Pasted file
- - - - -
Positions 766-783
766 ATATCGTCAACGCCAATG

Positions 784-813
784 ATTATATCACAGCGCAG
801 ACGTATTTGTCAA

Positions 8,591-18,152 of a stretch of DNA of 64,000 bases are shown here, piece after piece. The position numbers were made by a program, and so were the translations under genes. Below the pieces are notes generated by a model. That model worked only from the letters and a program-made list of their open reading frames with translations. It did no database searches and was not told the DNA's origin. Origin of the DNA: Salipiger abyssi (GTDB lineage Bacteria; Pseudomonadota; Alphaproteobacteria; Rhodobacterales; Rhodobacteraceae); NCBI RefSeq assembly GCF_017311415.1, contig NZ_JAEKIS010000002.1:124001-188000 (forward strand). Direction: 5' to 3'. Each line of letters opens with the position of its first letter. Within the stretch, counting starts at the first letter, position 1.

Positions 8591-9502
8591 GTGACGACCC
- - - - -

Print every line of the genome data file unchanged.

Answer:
Positions 766-783
766 ATATCGTCAACGCCAATG

Positions 784-813
784 ATTATATCACAGCGCAG
801 ACGTATTTGTCAA

Positions 8,591-18,152 of a stretch of DNA of 64,000 bases are shown here, piece after piece. The position numbers were made by a program, and so were the translations under genes. Below the pieces are notes generated by a model. That model worked only from the letters and a program-made list of their open reading frames with translations. It did no database searches and was not told the DNA's origin. Origin of the DNA: Salipiger abyssi (GTDB lineage Bacteria; Pseudomonadota; Alphaproteobacteria; Rhodobacterales; Rhodobacteraceae); NCBI RefSeq assembly GCF_017311415.1, contig NZ_JAEKIS010000002.1:124001-188000 (forward strand). Direction: 5' to 3'. Each line of letters opens with the position of its first letter. Within the stretch, counting starts at the first letter, position 1.

Positions 8591-9502
8591 GTGACGACCC